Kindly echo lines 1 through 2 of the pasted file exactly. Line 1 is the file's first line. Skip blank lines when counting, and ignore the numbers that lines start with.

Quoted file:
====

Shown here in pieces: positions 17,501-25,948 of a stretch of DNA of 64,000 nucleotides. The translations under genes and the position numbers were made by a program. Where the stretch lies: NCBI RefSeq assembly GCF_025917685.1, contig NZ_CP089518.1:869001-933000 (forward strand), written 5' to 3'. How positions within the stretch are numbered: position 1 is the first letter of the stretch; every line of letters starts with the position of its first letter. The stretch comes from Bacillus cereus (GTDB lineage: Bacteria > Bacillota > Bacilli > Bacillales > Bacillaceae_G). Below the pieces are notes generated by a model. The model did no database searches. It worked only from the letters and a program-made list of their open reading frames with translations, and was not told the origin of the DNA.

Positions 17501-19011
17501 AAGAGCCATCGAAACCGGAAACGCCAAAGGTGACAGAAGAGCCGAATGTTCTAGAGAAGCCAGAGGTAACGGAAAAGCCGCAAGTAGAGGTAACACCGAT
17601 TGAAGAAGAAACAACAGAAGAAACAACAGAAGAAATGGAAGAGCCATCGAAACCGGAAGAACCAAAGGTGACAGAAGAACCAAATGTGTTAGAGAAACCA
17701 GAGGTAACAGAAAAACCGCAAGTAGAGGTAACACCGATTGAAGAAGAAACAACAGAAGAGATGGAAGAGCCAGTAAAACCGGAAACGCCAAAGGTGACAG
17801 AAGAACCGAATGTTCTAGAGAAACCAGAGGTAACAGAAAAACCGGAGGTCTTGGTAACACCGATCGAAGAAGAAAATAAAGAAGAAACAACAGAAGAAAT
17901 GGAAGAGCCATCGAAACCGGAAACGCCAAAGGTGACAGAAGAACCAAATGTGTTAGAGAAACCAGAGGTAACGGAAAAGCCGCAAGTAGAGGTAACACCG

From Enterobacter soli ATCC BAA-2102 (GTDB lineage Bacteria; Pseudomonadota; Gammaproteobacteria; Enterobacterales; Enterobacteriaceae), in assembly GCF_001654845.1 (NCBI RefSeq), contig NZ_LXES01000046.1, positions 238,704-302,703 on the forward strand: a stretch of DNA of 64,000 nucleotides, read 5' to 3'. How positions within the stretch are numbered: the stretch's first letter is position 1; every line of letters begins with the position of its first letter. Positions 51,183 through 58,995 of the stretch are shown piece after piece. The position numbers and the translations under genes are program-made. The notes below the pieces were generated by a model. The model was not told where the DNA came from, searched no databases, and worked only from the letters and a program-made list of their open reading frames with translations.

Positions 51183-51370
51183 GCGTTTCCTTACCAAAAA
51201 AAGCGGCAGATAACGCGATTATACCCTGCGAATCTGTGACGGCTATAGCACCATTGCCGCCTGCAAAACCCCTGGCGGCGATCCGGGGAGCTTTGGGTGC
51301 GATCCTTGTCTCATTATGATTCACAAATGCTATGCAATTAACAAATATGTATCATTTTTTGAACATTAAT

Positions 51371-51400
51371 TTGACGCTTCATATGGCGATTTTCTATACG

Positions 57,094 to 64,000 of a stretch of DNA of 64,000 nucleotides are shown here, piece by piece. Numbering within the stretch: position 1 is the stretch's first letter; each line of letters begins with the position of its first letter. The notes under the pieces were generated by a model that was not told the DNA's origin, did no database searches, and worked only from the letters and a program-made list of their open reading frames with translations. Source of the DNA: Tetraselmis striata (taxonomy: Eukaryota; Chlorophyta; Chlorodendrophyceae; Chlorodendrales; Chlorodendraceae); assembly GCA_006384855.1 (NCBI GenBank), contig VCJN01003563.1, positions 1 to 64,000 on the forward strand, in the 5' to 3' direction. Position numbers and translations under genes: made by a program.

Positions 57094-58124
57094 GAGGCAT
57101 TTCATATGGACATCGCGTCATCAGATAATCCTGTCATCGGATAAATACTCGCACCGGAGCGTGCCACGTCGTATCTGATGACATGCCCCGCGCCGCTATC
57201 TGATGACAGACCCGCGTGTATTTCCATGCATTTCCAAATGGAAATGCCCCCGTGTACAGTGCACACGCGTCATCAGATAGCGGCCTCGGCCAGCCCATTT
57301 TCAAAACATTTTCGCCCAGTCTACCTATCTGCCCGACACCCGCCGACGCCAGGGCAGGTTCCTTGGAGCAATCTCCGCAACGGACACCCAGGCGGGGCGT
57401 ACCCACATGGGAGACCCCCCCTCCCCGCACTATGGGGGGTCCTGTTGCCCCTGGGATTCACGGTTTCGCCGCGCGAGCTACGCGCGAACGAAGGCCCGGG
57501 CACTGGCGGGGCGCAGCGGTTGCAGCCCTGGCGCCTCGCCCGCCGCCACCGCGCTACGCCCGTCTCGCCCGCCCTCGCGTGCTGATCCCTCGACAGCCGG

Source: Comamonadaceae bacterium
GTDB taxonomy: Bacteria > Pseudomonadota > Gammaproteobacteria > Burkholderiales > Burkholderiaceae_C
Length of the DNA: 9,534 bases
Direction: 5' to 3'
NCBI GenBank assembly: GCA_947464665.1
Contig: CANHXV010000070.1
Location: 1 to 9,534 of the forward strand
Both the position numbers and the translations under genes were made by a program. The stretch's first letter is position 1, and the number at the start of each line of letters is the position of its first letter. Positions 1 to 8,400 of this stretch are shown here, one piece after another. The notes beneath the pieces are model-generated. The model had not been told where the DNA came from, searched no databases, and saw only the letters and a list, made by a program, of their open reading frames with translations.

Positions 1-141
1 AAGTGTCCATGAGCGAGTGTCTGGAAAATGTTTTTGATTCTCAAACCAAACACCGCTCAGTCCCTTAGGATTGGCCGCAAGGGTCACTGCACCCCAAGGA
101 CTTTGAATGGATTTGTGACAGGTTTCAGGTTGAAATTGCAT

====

Shown here in pieces: positions 17,501-25,948 of a stretch of DNA of 64,000 nucleotides. The translations under genes and the position numbers were made by a program. Where the stretch lies: NCBI RefSeq assembly GCF_025917685.1, contig NZ_CP089518.1:869001-933000 (forward strand), written 5' to 3'. How positions within the stretch are numbered: position 1 is the first letter of the stretch; every line of letters starts with the position of its first letter. The stretch comes from Bacillus cereus (GTDB lineage: Bacteria > Bacillota > Bacilli > Bacillales > Bacillaceae_G). Below the pieces are notes generated by a model. The model did no database searches. It worked only from the letters and a program-made list of their open reading frames with translations, and was not told the origin of the DNA.

Positions 17501-19011